In today’s brand-conscious society, public relations debacles that befall soda companies and fast food restaurants do not necessarily enhance the images of their competitors. Likewise, marketing experts said the unyielding firestorm at Harvard, the Coca-Cola of higher education, presents Yale, the Pepsi, with little to gain.
“If it’s Coke and Pepsi, I’m not sure if a Coke mistake will benefit Pepsi,” said Stephen Quigley, a communications professor at Boston University. “I don’t know that damage to one institution’s reputation is likely necessarily going to benefit the other.”
Harvard President Lawrence Summers’ controversial remarks on women scientists have divided the university’s faculty and generated major press coverage, but public relations experts said Summers’ comments will hardly tarnish the image of his centuries-old university. Experts said Yale has little to gain from the maelstrom at Harvard and said Yale officials are best advised to remain quiet on the matter, so as not to damage its reputation by appearing too opportunistic.
At a Harvard faculty meeting Tuesday afternoon, some 500 professors were divided over Summers’ leadership, with some faculty members suggesting he should resign to preserve Harvard’s reputation, the Harvard Crimson reported. At the meeting, physics professor Daniel Fisher became the first faculty member to publicly call for Summers’ resignation.
“For the good of Harvard, Lawrence Summers must resign, or the Corporation, for the good of Harvard, must fire him,” Fisher said. “We cannot wait for irreparable harm to come to Harvard.”
Several public relations and marketing professionals from universities and media consulting firms said that Summers’ comments will cause little longterm damage to Harvard’s standing because they represent Summers and not the entire university.
The controversy provides Harvard’s peer institutions with a chance to showcase their own efforts to increase female representation in the faculty, said Jeff Siegel, a New York public relations consultant. But he said that Yale and other universities could gain unsavory reputations if they are perceived as taking advantage of Harvard’s problems.
Yale President Richard Levin has declined to speak specifically on Summers’ comments, but has said the University remains committed to expanding the role of women in the sciences.
Siegel said Levin’s strategy is a good public relations move for the University.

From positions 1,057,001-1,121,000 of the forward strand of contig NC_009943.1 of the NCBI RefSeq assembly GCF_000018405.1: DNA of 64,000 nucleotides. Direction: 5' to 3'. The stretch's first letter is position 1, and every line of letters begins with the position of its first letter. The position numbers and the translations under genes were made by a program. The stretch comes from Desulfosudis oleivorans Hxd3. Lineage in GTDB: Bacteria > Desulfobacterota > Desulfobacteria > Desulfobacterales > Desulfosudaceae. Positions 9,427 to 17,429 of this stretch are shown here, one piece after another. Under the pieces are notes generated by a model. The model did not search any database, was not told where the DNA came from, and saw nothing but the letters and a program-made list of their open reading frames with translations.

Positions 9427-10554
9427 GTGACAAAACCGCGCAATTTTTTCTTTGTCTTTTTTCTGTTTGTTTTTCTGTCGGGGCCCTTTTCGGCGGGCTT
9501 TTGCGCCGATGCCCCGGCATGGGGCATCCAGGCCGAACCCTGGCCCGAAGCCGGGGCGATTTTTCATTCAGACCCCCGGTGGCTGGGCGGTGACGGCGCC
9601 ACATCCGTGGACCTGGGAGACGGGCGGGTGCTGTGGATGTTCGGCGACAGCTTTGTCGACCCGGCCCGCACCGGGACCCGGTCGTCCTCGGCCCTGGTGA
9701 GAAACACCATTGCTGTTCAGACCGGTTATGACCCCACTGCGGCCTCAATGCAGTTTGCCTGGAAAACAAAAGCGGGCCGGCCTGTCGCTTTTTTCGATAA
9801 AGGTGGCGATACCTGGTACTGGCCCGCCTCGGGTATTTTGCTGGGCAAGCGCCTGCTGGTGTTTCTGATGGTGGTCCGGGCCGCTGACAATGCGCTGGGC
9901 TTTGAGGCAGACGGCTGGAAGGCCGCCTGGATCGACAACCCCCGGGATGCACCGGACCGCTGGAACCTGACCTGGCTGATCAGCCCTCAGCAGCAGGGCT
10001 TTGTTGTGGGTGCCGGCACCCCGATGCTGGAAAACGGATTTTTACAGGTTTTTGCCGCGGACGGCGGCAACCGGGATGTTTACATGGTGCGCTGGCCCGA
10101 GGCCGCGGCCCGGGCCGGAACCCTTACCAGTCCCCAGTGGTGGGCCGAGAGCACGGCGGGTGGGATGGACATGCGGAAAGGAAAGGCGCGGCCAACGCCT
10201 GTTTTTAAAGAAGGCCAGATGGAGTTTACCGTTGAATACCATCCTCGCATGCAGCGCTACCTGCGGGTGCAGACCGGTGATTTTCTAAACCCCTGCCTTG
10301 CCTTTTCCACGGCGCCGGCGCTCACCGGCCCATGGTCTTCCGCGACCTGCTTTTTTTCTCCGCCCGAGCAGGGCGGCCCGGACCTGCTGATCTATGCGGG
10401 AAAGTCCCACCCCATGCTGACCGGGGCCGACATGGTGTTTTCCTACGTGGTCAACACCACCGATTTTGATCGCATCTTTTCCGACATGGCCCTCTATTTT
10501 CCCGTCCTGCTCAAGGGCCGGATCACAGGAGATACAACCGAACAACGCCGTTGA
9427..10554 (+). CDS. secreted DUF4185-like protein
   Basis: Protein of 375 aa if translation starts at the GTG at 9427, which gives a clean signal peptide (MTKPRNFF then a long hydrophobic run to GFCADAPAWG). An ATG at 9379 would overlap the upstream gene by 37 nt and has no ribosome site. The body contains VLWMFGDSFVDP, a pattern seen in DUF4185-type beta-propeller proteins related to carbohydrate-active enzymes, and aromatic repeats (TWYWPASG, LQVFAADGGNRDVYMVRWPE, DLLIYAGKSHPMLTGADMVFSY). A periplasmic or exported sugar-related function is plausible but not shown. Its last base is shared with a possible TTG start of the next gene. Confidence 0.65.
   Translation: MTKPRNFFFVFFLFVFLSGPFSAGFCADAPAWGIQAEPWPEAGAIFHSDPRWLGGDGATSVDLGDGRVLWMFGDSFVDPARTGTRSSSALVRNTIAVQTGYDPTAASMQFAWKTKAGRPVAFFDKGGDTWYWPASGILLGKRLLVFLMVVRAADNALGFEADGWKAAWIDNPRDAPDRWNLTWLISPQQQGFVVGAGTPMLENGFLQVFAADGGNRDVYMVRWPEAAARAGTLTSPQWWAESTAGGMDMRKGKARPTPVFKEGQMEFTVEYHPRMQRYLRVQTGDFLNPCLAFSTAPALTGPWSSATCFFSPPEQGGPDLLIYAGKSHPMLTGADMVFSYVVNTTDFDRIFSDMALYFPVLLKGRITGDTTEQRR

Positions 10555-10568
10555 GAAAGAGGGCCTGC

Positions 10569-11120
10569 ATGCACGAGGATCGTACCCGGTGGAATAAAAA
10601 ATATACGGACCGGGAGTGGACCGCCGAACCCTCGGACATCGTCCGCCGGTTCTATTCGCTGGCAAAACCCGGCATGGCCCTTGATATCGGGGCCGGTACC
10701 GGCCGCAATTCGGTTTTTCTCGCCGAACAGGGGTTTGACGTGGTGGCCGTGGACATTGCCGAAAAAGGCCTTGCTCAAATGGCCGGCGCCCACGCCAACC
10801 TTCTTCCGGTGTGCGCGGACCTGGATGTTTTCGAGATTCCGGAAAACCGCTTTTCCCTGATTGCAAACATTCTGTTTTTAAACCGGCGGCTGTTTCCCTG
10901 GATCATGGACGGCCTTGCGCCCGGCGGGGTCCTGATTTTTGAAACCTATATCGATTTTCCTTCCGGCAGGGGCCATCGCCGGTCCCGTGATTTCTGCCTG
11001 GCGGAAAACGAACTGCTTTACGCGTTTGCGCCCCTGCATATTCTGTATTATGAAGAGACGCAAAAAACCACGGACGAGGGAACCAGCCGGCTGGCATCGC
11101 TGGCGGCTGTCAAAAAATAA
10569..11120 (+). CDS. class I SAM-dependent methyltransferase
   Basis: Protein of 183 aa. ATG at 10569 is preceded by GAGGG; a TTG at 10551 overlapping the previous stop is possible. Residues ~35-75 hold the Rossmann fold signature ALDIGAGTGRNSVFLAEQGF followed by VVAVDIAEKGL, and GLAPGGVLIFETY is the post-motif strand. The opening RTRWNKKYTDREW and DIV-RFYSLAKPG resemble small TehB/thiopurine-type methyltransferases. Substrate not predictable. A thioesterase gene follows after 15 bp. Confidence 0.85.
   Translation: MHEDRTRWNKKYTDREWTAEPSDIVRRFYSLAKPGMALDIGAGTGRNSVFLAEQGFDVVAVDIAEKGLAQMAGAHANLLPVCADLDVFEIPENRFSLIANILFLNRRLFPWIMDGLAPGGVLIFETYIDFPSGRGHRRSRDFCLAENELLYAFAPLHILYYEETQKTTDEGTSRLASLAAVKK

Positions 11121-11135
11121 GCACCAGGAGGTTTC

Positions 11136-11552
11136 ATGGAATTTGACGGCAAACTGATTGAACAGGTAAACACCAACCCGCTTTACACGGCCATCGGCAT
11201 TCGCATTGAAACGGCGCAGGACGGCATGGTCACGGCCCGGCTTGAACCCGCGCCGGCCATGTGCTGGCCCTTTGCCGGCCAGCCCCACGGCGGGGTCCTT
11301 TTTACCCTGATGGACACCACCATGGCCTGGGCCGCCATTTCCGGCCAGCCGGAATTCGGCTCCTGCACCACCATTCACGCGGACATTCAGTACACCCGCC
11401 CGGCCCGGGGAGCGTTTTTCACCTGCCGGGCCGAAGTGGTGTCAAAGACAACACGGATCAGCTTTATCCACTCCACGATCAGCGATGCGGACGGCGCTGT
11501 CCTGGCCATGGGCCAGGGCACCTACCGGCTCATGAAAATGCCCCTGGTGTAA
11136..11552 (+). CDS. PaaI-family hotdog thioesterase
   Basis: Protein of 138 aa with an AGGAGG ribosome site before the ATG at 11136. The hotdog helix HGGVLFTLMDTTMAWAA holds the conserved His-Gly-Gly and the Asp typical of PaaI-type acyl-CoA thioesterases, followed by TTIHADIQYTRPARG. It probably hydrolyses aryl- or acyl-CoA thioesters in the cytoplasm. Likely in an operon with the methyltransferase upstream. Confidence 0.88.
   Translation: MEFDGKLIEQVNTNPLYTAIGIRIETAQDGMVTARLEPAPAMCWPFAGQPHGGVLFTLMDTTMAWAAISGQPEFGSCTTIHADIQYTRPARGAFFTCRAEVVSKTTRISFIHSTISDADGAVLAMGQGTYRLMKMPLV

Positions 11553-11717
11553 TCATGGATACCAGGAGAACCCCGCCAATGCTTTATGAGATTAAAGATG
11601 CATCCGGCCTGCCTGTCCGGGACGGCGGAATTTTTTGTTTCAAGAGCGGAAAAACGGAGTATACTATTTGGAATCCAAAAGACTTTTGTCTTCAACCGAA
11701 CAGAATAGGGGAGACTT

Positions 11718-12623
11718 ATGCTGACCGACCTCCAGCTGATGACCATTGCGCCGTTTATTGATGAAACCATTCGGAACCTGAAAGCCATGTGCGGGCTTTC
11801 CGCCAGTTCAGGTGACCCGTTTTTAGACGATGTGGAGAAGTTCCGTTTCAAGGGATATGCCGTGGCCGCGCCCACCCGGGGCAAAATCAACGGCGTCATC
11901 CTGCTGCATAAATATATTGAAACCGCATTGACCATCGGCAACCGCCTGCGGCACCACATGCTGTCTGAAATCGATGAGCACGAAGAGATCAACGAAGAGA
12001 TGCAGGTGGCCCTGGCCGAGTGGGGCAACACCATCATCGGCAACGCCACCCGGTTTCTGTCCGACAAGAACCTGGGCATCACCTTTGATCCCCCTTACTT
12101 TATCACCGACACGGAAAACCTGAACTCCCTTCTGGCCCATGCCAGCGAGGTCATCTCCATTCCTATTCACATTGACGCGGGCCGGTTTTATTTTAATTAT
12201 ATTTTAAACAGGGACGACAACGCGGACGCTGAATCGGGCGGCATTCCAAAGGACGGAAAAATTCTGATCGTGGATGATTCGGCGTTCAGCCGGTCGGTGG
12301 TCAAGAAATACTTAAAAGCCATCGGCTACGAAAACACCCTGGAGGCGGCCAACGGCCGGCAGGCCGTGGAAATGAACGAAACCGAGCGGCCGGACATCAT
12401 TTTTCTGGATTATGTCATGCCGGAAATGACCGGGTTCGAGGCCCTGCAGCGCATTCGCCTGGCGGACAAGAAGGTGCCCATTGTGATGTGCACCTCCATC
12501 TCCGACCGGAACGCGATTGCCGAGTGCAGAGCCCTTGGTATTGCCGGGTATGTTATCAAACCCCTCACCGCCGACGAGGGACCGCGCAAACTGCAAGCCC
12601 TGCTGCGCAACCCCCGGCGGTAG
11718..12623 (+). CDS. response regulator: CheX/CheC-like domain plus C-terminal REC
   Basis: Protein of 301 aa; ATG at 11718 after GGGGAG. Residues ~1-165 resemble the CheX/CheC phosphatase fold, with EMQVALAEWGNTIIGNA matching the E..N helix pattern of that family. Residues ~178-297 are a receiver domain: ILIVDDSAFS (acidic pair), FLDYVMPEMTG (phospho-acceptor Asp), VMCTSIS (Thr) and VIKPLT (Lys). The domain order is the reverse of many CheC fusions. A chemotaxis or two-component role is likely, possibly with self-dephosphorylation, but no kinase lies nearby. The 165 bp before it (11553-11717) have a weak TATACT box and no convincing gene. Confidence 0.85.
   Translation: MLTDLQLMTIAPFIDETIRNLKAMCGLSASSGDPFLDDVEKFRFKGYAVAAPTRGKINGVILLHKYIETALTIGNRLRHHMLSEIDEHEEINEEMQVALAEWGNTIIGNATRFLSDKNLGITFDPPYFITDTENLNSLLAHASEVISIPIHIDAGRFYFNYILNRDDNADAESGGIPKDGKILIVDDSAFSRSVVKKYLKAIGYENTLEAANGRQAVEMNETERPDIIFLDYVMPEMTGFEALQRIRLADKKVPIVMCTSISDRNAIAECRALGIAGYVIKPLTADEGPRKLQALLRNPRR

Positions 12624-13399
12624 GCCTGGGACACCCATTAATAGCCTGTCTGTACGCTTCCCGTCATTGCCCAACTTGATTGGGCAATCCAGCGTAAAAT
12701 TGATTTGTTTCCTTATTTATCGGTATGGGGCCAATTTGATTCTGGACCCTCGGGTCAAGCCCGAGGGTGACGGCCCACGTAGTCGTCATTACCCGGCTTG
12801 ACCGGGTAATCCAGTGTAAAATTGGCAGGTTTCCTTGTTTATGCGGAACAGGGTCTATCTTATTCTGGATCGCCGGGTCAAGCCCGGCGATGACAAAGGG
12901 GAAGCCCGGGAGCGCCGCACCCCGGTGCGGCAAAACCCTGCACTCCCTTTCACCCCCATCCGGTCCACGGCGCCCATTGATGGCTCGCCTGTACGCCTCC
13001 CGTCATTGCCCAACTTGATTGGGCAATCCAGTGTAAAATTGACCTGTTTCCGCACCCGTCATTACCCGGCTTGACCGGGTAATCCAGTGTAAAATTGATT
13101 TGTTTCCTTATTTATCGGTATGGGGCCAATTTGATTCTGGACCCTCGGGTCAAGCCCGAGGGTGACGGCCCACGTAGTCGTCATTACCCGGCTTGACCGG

“I think Levin is being prudent, although I’m sure you could find people with different opinions,” Siegel said. “Overreaching is probably arguably the only thing that could really get someone into very hot water.”
By remaining silent, Yale can take advantage of the media’s focus on Harvard, said Dawn Iacobucci, a marketing professor at the University of Pennsylvania. Comparing Harvard and Yale to McDonald’s and Burger King, Iacobucci said the industry leaders should remain silent when the other endures negative press coverage, although smaller competitors such as Taco Bell and Wendy’s might feel freer to speak out.
“I think that Yale could come out smelling like roses by being courteous and professional and silent,” Iacobucci said. “I think that they know it could have been them as targets just as easily.”
While Levin has stayed mum about Harvard, despite student protest, the presidents of Princeton, Stanford and the Massachusetts Institute of Technology criticized Summers’ remarks in a joint letter earlier this month.
John Hutchinson, another University of Pennsylvania marketing professor, said he thinks the Summers controversy might tarnish Harvard’s long-term reputation among female faculty and alumnae more so than it will among the general population.
Summers comments will probably not discourage prospective students from applying to Harvard, but may have a more damaging effect on prospective faculty, Northwestern University communications professor Lyn Van Swol said.
“I don’t think [students] are as upset as the faculty,” Van Swol said. “Faculty are more concerned about political correctness, and students are more concerned about getting their degrees.”
At Deerfield Academy, a private preparatory school in Massachusetts that frequently sends students off to Ivy League universities, Summers’ comments have not influenced students who are applying to college, Deerfield secretary Lee Wicks said.
“I think when you look at an institution such as Harvard or Yale with a long history, no person would let one comment influence them,” Wicks said.
Esteemed educational institutions are no strangers to contentious debate, said Joseph Rose, a communications professor at Emerson College. Recalling former Yale President A. Bartlett Giamatti’s reputation for controversial public remarks, Rose said polemical discussions are healthy for universities. He said Summers’ gaffes alone cannot take down Harvard.
“Debates like this at the highest of the highest institutions only lead to progress, in my opinion,” Rose said.